The first time I saw a black bear in the wild was a few years ago, around this time of year, in Cook Forest State Park. My husband got me out of the house and on a picnic after I had foot surgery and was going crazy not being able to shower.
We were driving past the picnic pavilions when we saw her sitting in the middle of the road. Startled, she lumbered to the edge of the road, all the time looking behind her. That’s when three cubs emerged from the ravine and ran across the road. Their paws were almost as big as their bodies and their long black nails were visible from where we sat, stunned in our car. The cubs scooted effortlessly up a tree after their mother sent out some kind of bear code for “stranger danger,” and we drove past them slowly, grateful for the moment and for the bragging rights of seeing bears in the wild.
And in the wild is where I wish our last two bear encounters were.
A few weeks ago, a bear found the sunflower seed feeder just off our back deck. At least we’re pretty sure it was a bear. What else besides Superman could twist our 4-foot wire fence and bend a ¾-inch steel pole nearly to the ground? I found the feeder 20 feet away in our neighbor’s yard with a perch broken off, but all the sunflower seeds in tact. My guess is he was pretty ticked he couldn’t get it opened, gave up, and vowed to return for some other foodstuff in our yard because he returned last Monday with an agenda.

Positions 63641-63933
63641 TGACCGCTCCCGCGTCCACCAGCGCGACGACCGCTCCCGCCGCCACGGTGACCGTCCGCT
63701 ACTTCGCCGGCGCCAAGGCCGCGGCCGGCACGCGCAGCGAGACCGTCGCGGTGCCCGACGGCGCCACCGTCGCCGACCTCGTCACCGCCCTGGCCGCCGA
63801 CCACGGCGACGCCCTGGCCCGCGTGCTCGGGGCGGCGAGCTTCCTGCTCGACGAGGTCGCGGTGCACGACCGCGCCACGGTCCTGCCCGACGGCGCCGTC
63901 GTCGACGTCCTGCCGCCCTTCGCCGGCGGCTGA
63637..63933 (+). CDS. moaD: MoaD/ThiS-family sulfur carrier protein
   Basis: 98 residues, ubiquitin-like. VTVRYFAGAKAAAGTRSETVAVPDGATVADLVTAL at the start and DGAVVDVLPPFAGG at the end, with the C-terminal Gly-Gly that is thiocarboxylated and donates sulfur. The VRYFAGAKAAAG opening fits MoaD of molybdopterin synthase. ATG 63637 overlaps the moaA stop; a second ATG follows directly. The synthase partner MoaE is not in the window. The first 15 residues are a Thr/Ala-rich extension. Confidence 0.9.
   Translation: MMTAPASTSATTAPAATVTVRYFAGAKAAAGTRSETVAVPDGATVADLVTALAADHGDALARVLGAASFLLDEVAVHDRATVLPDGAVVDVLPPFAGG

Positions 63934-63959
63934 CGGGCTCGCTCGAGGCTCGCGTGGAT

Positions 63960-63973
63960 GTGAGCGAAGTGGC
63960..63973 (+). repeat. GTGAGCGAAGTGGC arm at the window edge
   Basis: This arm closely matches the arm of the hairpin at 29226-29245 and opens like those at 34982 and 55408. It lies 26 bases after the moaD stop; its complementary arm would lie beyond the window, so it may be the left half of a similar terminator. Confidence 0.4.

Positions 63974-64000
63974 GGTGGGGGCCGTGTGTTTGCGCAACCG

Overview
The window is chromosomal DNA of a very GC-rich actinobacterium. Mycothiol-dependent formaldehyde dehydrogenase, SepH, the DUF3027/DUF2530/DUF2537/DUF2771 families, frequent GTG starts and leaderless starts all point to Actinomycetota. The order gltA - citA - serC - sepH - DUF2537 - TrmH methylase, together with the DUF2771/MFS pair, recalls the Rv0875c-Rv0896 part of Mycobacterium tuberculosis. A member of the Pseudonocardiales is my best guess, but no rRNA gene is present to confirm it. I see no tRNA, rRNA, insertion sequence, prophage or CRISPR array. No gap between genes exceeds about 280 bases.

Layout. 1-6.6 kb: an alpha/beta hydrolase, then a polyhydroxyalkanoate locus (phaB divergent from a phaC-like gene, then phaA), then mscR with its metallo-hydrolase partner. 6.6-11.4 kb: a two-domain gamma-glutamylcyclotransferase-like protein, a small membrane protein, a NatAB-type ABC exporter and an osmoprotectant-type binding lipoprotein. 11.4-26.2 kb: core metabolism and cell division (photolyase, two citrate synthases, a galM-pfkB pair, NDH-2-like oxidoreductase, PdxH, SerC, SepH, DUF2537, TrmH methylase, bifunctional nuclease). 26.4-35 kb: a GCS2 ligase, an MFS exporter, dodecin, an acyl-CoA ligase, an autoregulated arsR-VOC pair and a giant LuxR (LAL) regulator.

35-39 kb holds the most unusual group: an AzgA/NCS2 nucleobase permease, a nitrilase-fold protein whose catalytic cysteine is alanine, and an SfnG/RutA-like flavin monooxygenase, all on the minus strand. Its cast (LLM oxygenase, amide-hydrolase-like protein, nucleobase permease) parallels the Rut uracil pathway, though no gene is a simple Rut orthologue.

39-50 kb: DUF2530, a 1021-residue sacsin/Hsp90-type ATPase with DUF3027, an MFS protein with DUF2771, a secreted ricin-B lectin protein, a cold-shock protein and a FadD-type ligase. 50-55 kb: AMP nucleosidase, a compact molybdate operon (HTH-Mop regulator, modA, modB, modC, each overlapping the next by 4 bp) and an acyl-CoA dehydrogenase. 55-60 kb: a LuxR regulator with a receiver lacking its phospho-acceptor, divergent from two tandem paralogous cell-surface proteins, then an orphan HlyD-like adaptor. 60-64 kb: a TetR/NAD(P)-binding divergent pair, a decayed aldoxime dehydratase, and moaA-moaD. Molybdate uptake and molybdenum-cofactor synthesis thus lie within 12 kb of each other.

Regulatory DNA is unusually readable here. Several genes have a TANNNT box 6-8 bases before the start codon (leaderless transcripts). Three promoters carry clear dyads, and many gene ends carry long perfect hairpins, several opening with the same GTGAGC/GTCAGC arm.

This time he went for the the bird feeder in the front yard, the one my dad made a few years ago with the cardinal on the top. Dad had mounted it to a 1-inch piece of rebar and cemented it into the ground. That puppy wasn’t going anywhere. Well, until the day the bear came and bent it to the ground.
Makes me wonder what’s in that bird seed. He licked the entire feeder clean, leaving nary a nut on the ground. When we discovered the destruction the next morning, birds and squirrels were looking at it like, “What the …? We were just eating from this six feet in the air yesterday.”
I’ve seen hawks and falcons in our yard, and we had skunks in the neighborhood last year and the year before. Not sure bears are a welcome addition. I’m not running a wildlife refuge here.
I’m not sure if I’ll put the bird feeder back up. Maybe I can find some bear-proof bird seed, although bears eat pretty much anything, don’t they? I just want to know I can come home at night and not be greeted by a big old black bear dining in my front yard. It’s a fun one-time event to brag on, but in the future, give me a raccoon or possum any day.